Ahmed F. Umar

Abstracts

3 Comparison of Antimicrobial Activity of Seed Oil of Garlic and Moringa oleifera against Some Food-Borne Microorganisms

Authors: Mansur Abdulrasheed, Ibrahim I. Hussein, Ahmed M. Mubarak, Ahmed F. Umar

Abstract:

This study was aimed at evaluating the phytochemical constituents and the antimicrobial activity of the seed oil of Moringa oleifera and garlic against some selected food-borne microorganisms (Staphylococcus aureus, Escherichia coli, Salmonella spp and Pseudomonas aeruginosa) using disc diffusion method. The results of the phytochemical screening revealed differences in the presence of the phytochemicals among the extracts. Saponins were detected in both Moringa oleifera and garlic seed oil, while alkaloid and tannins were observed in seed oil of garlic. Furthermore, the antibacterial assay results show that the seed oil of Moringa oleifera was inactive against all the tested organisms, even at 100 % concentration. In contrast, garlic oil was found to be active against all the tested organisms. The highest inhibition was observed in E. coli (12 mm)at 100 % concentration, while at 20 % concentration, Salmonella Sp and P. aeruginosa showed the least inhibit on (6 mm). The antimicrobial activity of the seed oil of garlic may be attributed to its phytochemicals components which were not detected in the seed oil of Moringa oleifera. The results of this study have shown the potentials of the seed oil of garlic as an antimicrobial agent more especially in foods, by inhibiting the growth of the test organisms, which range from food-borne pathogens to food spoilage organisms.

Keywords: Antimicrobial, Food Borne Pathogens, garlic, Moringa oleifera

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2 Antimicrobial Activity of Seed Oil of Garlic and Moringa oleifera against Some Food-Borne Microorganisms

Authors: Mansur Abdulrasheed, Ibrahim I. Hussein, Ahmed M. Mubarak, Ahmed F. Umar

Abstract:

This study was aimed at evaluating the phytochemical constituents and the antimicrobial activity of the seed oil of Moringa oleifera and garlic against some selected food-borne microorganisms (Staphylococcus aureus, Escherichia coli, Salmonella spp and Pseudomonas aeruginosa) using disc diffusion method. The results of the phytochemical screening revealed differences in the presence of the phytochemicals among the extracts. Saponins were detected in both Moringa oleifera and garlic seed oil, while alkaloid and tannins were observed in seed oil of garlic. Furthermore, the antibacterial assay results show that the seed oil of Moringa oleifera was inactive against all the tested organisms, even at 100 % concentration. In contrast, garlic oil was found to be active against all the tested organisms. The highest inhibition was observed in E. coli (12 mm) at 100 % concentration, while at 20 % concentration, Salmonella Sp and P. aeruginosa showed the least inhibiton (6 mm). The antimicrobial activity of the seed oil of garlic may be attributed to its phytochemicals components which were not detected in the seed oil of Moringa oleifera. The results of this study have shown the potentials of the seed oil of garlic as an antimicrobial agent more especially in foods, by inhibiting the growth of the test organisms, which range from food-borne pathogens to food spoilage organisms.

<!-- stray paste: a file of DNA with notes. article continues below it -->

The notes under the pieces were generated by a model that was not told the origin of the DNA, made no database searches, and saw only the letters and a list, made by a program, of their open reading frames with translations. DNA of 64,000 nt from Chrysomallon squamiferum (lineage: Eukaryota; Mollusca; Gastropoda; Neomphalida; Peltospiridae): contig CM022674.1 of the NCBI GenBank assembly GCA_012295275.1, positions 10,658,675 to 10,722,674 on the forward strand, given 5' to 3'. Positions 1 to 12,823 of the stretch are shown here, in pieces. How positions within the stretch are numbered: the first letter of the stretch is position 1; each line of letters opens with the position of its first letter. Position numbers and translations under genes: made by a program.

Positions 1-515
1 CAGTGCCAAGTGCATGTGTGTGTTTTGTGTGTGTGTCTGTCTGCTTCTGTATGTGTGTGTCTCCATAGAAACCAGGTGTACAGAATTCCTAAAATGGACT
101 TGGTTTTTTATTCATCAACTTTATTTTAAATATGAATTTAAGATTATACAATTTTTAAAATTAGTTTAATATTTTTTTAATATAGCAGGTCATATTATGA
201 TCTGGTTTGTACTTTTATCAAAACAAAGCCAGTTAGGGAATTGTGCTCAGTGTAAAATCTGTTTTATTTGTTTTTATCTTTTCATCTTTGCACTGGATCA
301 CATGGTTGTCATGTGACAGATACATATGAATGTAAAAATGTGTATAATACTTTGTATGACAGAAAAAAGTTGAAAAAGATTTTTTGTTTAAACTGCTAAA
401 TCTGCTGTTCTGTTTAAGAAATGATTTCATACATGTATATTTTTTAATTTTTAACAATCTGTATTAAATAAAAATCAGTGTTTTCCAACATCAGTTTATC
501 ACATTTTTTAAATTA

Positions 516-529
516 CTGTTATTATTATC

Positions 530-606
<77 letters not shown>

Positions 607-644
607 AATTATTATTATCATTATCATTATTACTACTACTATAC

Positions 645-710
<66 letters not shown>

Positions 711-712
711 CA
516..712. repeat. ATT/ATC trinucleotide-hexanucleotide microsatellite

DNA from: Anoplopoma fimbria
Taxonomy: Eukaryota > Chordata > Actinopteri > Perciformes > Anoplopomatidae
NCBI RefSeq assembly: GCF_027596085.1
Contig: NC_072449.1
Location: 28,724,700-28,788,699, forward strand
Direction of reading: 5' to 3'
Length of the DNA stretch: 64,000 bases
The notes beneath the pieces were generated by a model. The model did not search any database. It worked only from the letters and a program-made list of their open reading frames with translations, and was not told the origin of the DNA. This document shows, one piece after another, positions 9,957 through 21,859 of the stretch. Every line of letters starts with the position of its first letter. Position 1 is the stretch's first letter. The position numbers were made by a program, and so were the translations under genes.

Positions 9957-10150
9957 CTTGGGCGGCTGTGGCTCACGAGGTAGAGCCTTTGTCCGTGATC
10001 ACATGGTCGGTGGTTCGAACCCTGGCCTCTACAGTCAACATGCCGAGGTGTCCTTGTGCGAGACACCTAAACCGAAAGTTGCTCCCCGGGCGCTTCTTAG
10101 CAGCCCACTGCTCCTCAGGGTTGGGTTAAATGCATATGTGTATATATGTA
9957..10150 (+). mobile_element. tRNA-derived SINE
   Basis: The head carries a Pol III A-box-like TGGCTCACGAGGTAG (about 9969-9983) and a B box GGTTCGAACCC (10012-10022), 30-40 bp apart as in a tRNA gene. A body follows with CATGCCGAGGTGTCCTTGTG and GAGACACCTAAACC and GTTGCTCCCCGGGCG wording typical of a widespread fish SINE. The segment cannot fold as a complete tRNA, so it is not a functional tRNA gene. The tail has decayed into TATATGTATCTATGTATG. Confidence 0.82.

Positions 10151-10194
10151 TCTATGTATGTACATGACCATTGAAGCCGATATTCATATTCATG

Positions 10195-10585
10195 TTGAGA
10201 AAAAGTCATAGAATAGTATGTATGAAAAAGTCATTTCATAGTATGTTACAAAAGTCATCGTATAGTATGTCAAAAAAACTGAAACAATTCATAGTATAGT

Keywords: Antimicrobial, Food Borne Pathogens, garlic, Moringa oleifera

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1 Examining the Role of Soil pH on the Composition and Abundance of Nitrite Oxidising Bacteria

Authors: Mansur Abdulrasheed, Ahmed F. Umar, Hussein I. Ibrahim

Abstract:

Nitrification, the microbial oxidation of ammonia to nitrate (NO3-) via nitrite (NO2-) is a vital process in the biogeochemical nitrogen cycle and is performed by two distinct functional groups; ammonia oxidisers (comprised of ammonia oxidising bacteria (AOB) and ammonia oxidising archaea (AOA)) and nitrite oxidising bacteria. Autotrophic nitrification is said to occur in acidic soils, even though most laboratory cultures of isolated ammonia and nitrite oxidising bacteria fail to grow below neutral pH. Published studies revealed that soil pH is a major driver for determining the distribution and abundance of AOB and AOA. To determine whether distinct populations of nitrite oxidising bacteria within the lineages of Nitrospira and Nitrobacter are adapted to a particular range of pH as observed in ammonia oxidising organisms, the community structure of Nitrospira-like and Nitrobacter-like NOB were examined across a pH gradient (4.5–7.5) by amplifying nitrite oxido-reductase (nxrA) and 16S rRNA genes followed by denaturing gradient gel electrophoresis (DGGE). The community structure of both Nitrospira and Nitrobacter changed with soil pH, with distinct populations observed in acidic and neutral soils. The abundance of Nitrospira-like 16S rRNA and Nitrobacter-like nxrA gene copies contrasted across the pH gradient. Nitrobacter-like nxrA gene abundance decreased with increasing soil pH, whereas Nitrospira-like 16S rRNA gene abundance increased with increasing pH. Findings indicated that abundance and distributions of soil NOB is influence by soil pH.

Keywords: Soil, Nitrification, nitrite-oxidizing bacteria, nitrospira, nitrobacter

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